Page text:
I miss touching people. Okay, as a standalone statement I acknowledge that this sounds incredibly creepy…but it’s not meant to be.
I miss hugging. I miss shaking hands. I miss high fiving. I miss wrapping my arm around someone’s shoulder. The fist and elbow bumps just aren’t doing it for me. Another mom and I tried to celebrate our sons’ semi-final baseball playoff win with toe taps and I inadvertently kicked her in the shin. Air hugs, waves, and blowing kisses leave me longing for the way things used to be…when we could touch people.
I get it, though. I understand that we are trying to battle a virus that we are still learning new things about on a daily basis. No-touch greetings are necessary in order to slow the spread. I certainly want to keep the people that I care about healthy and safe…for all I know I could be an asymptomatic carrier of COVID-19 right now.
Knowing and understanding all this, though, still doesn’t mean that social distancing isn’t hard.
Don’t get me wrong, I am definitely not deprived of physical contact. My husband is very affectionate. His love language is clearly physical touch, whereas acts of service cause my heart to pitter patter. “What Hon, you woke up super early to scrub all three bathrooms from toilet to tub to surprise me…DAMN, YOU FREAKING LOVE ME!” (FYI, my husband is an amazing man, but this scenario would only happen in my dreams).
Like father like son, Andrew — who will be eleven in October — also freely expresses his love through touch. He is a cuddler, hand holder, hugger, kisser, and snuggler. He always has been since birth. However, there definitely has been a shift in the past year. These acts of affection between mother and son can no longer happen in public…where other people can see.
This does not come as a surprise to me. This is totally normal, as he is now a tween and becoming more and more independent. Giving your mama a big hug in front of your friends is a sure fast way to lose cool points and street cred.
Two days ago, we were at a park sitting on rocks by the lake, sharing cups of Italian Ice when I said, “Gimme some sugar.” From the time he was a little boy, whenever I would say this Andrew would give me a smooch on the cheek. Not this time, though. Instead, he responded, “Mom, we’re in public. People can see us.”
I looked around and there was literally no one around us, which is why I made a go for it in the first place. When I asked him what people, he pointed to a teeny tiny person in a canoe about 200 feet away from us, paddling in the opposite direction.
So yes — getting rejected hurt my feelings, but overall I’m okay with it because I know behind closed doors Andrew is still mine.
In the comfort of our home, Andrew cuddles with me on the couch every night as we watch a show together before bed. We love reality shows like America’s Got Talent, The Voice, or baking competitions on Netflix like Sugar Rush and Nailed It. It is my absolute favorite part of my day; I look forward to it! Sometimes Andrew will sprawl out and lay his head on my chest or stomach and I will stroke his hair. Other times we just sit side by side and hold hands.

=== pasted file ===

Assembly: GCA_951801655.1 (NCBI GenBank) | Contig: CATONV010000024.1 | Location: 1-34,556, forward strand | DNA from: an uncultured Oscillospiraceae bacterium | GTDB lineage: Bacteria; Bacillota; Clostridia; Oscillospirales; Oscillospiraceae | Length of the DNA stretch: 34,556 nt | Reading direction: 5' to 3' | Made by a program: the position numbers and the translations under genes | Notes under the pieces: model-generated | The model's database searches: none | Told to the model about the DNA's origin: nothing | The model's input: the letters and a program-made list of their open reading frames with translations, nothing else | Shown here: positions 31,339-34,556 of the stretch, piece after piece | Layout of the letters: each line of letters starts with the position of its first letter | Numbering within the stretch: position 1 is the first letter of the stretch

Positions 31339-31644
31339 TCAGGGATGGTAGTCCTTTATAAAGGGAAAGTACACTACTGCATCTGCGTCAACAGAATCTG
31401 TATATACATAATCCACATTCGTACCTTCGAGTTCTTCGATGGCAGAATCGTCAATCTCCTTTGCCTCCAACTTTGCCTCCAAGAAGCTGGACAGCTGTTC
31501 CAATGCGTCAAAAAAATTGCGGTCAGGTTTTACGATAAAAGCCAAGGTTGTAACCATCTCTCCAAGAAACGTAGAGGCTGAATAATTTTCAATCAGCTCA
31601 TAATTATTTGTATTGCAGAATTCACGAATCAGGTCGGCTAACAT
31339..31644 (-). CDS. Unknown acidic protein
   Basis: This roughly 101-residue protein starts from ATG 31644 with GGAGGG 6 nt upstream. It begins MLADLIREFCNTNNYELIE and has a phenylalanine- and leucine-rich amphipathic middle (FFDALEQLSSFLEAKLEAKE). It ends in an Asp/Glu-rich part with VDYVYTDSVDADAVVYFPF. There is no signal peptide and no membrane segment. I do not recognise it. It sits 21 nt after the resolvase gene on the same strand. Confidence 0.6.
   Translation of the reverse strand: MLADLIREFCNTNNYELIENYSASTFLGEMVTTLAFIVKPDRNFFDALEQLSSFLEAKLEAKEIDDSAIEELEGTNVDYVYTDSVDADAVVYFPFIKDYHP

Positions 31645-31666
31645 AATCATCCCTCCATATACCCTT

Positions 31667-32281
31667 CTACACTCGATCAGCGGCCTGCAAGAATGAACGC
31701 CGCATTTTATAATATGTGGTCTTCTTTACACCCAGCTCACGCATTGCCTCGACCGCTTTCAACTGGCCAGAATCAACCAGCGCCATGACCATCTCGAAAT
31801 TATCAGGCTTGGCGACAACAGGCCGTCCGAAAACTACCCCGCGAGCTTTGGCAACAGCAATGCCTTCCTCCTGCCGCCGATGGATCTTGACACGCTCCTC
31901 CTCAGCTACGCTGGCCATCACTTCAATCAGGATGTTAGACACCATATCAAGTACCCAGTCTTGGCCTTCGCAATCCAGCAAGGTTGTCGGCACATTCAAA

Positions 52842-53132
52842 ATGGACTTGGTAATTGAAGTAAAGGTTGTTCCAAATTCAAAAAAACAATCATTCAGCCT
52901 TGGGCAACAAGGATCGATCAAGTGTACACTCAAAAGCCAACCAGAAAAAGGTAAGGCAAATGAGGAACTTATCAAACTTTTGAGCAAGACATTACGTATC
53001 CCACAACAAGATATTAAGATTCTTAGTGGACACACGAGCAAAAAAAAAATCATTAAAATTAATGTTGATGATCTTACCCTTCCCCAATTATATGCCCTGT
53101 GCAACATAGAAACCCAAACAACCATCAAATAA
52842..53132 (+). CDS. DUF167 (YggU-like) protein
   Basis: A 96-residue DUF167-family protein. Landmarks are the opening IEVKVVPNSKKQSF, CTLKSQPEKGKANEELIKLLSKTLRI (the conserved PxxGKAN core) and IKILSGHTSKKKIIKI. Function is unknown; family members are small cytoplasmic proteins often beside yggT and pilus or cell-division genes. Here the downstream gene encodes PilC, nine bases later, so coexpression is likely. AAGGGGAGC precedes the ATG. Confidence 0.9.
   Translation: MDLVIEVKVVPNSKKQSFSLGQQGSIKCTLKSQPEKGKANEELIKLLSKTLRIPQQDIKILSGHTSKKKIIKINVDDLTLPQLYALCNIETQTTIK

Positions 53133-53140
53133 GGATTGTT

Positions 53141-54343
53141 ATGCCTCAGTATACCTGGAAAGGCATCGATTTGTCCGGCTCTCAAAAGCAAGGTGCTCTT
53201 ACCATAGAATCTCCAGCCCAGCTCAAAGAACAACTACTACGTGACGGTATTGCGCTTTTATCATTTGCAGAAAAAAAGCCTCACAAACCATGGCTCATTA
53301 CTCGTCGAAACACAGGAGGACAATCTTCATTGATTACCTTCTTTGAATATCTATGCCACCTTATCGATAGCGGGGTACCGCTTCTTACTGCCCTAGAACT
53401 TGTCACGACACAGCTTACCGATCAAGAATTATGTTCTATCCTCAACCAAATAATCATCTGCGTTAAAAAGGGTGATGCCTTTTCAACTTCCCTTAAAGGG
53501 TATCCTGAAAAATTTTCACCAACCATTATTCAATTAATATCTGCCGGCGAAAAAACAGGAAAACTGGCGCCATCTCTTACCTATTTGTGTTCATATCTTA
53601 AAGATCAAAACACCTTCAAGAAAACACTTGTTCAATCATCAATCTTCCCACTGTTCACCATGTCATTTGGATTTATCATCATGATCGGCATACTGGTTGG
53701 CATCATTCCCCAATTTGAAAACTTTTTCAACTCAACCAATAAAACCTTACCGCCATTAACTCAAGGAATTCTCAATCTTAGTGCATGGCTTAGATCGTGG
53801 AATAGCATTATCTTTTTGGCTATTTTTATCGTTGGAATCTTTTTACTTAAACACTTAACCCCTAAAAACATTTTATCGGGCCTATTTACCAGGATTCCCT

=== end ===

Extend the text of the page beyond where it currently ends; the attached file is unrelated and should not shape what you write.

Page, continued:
The other night as we sat down, Andrew said, “Mom, do you know what is going to feel so good? The hardcore cuddling that we are about to do.” I laughed out loud because this sounded absolutely hilarious. But what my son said was music to my ears, because I know that time is not on my side.
The day will come when Andrew will not want to touch me at all, much less “hardcore cuddle” with me. He will not reach out to hug me. He will not reach out to hold my hand. He will not give me a peck on the cheek. His future teen self will most likely be mortified that he ever uttered those words (…and now I’m crying).
As a rational adult I understand that this is natural and expected as he matures and becomes a teenager, but how will I survive my child social distancing from me? Right now, I feel like I need Andrew’s touch as much as I need air to breathe. And Andrew is an only child; I don’t have another kid to get my cuddle fix from. So while I acknowledge that transition and change is the essence of child development, it doesn’t stop me from occasionally sighing and saying, “Where did my baby go?”
The old adage “The days are long, but the years are short” is finally hitting me over the head like a ton of bricks. One evening in the near future Andrew will lay his head on my chest for the final time. How will I know when that is?
Are there support groups for moms of teen boys to help each other cope with the lack of physical contact with their sons (and maybe it’s not just boys … maybe it happens with teen girls too)? My boss once told me that she had to bribe her 16-year-old son to hug her. It crushed me to hear this, but I was also hopeful for the possibility: “So Andrew, you want to use the car tonight? Sure, if you hold my hand for thirty seconds.” Maybe I could accept this. After all, bribery has been in my parental toolkit since the beginning.
All I can do is enjoy each cuddle session like it’s the last. I can have gratitude in my heart that I have the opportunity to watch my baby grow into an amazing young man. Quoting Dr. Seuss, “Don’t cry because it’s over, smile because it happened.”
And hey, at least I’ll still be able to peek in on Andrew when he sleeps. A mom can always stare at her child while they are sleeping no matter what age they are … that will always be okay, right?